6. The roses in Karen O'Neil's paintings look as if they have just been plucked. As lovely as the posting.

    I love roses. We had a coppery Pat Austin in our old house and two huge Hansa Rugosa roses that showed off most of the summer. I like the Rugosa roses for their perfume and their old fashioned feel. The birds agree as they enjoy the hips.

    What a treasure your copy of Burns must be to you. My bother-in-law just send us via email O sweet spontaneous by e. e. cummings to awaken to our spring day. Life can be so grand, even as we sit here in a dark thunderstorm.

    I can't wait to again smell the roses.

  7. My father, Charlie, was an avid rose grower, as his father, Charles, was a peony grower before him! So, I grew up, using rose petals as doll's dishes and perfume ingredients and just about everything else. Mine was a childhood scented by the classic, old-fashioned, magenta-red climbing rose, Blaze. (At least, I *think* that's it...I've been searching for years and I believe that's what was all over my Maryland backyard!)

    They tumbled over a trellis that arched between our front and backyards; they grew along the fence, and they were prolific.

    Years ago, I drove back to my old house. Sadly, the neighborhood had deteriorated to the point that it literally wasn't safe for me to get out of my car (!), but there were the roses, still tumbling in the yard! They were a ray of hope to me; showing me that beauty prevails.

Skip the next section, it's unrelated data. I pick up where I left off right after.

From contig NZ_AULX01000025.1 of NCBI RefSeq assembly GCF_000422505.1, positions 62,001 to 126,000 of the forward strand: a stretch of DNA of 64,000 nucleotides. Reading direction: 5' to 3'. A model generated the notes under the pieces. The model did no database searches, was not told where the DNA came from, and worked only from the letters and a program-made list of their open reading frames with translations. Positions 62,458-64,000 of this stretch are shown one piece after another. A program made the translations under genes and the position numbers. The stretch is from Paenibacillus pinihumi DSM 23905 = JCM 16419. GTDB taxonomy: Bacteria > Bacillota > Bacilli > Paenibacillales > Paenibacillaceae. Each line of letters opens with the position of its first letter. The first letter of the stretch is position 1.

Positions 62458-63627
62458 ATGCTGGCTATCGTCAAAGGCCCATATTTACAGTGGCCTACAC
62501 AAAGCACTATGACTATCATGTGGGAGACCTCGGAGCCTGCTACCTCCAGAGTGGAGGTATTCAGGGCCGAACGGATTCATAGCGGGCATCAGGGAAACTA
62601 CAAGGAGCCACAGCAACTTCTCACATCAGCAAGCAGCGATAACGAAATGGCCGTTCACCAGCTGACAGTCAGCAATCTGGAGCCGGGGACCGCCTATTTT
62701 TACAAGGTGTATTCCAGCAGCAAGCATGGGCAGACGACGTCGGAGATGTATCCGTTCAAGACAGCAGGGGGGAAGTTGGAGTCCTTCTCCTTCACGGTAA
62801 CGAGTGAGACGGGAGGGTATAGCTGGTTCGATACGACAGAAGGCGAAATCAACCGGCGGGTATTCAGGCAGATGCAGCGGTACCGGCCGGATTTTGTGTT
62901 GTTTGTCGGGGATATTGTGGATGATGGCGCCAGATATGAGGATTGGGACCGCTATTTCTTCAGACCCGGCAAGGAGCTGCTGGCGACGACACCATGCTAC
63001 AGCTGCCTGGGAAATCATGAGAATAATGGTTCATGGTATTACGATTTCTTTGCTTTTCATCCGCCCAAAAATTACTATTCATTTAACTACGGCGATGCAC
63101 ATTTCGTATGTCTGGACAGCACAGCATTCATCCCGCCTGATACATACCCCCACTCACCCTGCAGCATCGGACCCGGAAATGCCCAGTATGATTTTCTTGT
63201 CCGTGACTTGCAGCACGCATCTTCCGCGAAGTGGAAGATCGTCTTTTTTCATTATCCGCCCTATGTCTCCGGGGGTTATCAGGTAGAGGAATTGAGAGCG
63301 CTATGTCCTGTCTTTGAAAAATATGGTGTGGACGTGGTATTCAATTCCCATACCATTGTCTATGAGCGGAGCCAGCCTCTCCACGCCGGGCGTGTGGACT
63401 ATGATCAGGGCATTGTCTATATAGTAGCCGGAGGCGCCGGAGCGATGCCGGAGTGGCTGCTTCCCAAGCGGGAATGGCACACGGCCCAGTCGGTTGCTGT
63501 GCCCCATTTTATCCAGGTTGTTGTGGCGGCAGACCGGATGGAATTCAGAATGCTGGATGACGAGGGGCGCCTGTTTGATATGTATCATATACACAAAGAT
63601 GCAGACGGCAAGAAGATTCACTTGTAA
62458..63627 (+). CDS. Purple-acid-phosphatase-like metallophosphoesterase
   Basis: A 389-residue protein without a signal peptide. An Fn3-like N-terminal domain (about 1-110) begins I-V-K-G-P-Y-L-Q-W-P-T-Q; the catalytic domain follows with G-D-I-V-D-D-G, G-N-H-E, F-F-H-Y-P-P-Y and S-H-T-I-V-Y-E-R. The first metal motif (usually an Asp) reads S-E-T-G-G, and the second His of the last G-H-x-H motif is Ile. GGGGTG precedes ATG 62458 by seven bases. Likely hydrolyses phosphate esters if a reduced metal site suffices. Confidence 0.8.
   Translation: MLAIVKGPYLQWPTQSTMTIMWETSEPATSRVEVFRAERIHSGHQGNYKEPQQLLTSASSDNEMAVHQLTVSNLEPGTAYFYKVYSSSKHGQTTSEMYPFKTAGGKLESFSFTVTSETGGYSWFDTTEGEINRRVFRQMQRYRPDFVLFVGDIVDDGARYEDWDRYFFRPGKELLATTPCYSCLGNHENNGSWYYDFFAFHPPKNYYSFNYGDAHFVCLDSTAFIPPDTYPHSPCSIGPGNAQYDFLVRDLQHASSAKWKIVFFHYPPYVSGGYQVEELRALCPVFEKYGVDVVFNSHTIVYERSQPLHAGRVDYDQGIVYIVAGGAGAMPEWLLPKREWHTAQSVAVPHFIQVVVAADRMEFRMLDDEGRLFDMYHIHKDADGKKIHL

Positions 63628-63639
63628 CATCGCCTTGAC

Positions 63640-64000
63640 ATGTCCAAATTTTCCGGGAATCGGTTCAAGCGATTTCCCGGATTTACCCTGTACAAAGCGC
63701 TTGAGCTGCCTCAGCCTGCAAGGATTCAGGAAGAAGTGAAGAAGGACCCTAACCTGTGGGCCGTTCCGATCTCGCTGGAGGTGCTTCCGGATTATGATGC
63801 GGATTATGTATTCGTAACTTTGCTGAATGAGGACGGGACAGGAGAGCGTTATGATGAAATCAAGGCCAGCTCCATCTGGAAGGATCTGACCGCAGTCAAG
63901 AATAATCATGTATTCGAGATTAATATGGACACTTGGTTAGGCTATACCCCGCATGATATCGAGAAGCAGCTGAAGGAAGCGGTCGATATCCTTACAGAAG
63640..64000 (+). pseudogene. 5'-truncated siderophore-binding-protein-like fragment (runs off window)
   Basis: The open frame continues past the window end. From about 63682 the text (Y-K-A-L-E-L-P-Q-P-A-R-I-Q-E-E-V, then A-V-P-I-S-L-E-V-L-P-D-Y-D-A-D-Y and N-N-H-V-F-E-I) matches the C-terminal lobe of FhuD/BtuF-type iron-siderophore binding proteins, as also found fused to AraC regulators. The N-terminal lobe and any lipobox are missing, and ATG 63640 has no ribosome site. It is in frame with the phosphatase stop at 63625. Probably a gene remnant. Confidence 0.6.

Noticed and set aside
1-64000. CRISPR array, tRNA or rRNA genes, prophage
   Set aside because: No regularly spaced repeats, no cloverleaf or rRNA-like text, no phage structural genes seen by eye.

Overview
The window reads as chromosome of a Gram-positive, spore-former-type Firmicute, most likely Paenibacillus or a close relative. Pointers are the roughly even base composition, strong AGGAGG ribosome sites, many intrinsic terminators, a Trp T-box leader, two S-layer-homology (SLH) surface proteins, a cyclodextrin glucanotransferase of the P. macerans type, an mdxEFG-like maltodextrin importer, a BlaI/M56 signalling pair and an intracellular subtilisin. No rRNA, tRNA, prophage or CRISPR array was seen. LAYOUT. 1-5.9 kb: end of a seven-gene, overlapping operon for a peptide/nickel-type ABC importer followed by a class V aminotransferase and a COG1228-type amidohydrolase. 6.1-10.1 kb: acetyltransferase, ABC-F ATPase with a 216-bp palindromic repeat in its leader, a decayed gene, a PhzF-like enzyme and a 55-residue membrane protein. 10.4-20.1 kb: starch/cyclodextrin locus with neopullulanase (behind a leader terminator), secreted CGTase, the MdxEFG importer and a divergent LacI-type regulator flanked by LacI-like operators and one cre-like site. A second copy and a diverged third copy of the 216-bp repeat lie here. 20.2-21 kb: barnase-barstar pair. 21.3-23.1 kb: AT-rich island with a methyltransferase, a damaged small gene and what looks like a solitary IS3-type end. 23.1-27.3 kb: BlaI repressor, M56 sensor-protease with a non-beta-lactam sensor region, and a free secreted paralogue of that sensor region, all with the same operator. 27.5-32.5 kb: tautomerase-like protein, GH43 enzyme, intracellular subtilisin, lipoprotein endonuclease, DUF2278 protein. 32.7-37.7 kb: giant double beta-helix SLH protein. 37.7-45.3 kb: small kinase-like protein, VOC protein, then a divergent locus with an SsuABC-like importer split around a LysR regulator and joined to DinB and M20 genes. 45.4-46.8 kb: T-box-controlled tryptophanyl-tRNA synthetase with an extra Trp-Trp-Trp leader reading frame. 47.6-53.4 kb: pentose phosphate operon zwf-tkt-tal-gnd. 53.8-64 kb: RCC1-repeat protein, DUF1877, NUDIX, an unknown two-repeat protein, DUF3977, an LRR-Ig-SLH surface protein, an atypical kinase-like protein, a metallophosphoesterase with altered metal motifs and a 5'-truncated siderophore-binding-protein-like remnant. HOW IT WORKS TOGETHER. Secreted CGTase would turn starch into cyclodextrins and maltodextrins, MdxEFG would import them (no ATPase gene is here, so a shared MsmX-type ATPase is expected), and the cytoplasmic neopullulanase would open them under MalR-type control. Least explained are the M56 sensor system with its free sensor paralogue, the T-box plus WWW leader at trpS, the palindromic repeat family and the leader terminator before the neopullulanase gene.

Love, Karen Marline

  8. Nancy, thank you as always for a lovely and inspiring post. My daughter and I have every single back issue of our beloved old Victoria magazines and go through all of them every year month by month - all of the April issues are out on our table to be enjoyed during April, etc. Anyway, here are two of my favorite rose books: Diary of a Rose Lover by Henri Delbard with watercolors by Fabrice Moireau (absolutely enchanting in every way, with handwritten text and lovely painted scenes) and the other is an antique children's book called The Rosie Posie Book published in 19ll, with illustrations and verses by Anne Anderson and it follows the little girl of the book and her sister in their activities through the day beginning with waking in the morning until bedtime and each activity includes a reference to the dear garden roses. The first verse entitled "Morning" is "When the cock at morning crows/Cock-a-doodle-do/Little sleepy eyes unclose/ Eyes of brown and blue/ And the wind so softly goes/All the garden through/ Whispering to every rose/ I'm awake; aren't you?" The next verse "Dressing" goes "Nobody would ever guess/ How very long it takes to dress/ Fastening hooks and buttons -- yes/ Twenty minutes, more or less/ But the roses red and pink/ Are not bothered so, I think;/ Their silken frocks, so soft and fine,/ Are easier than yours and mine."
    Thank you for this lovely reminder and inspiration this morning bringing roses into our day.
    Love, Sharyl

  9. Nancy, Karen O'Neil's roses are beautiful and when I tried to "google" her name nothing came up. Is there a source for purchasing her enchanting paintings?

  10. I have enjoyed the beauty of buttery yellow Lady Banks roses this year, some of the first blooms of spring in my yard. Then there was a Tiffany hybrid tea which gave me a perfect pink-with-yellow-center bloom. Then my brillian coral Tropicana hybrid tea bloomed, and next Gypsy, a vivid red with wavy petals just like that of a gypsy's twirling skirt. Then my Knockout roses bloomed and just outdid themselves. It has been a rose-filled spring for me. I have loved roses for as long as I can remember. My grandmother grew them, and I remember accompanying my mother to a rose nursery so that she could start her own rose garden. Some years later I remember the rose logo on the early Victorias; it was a sign of true loveliness and the perfect symbol for the queen of magazines.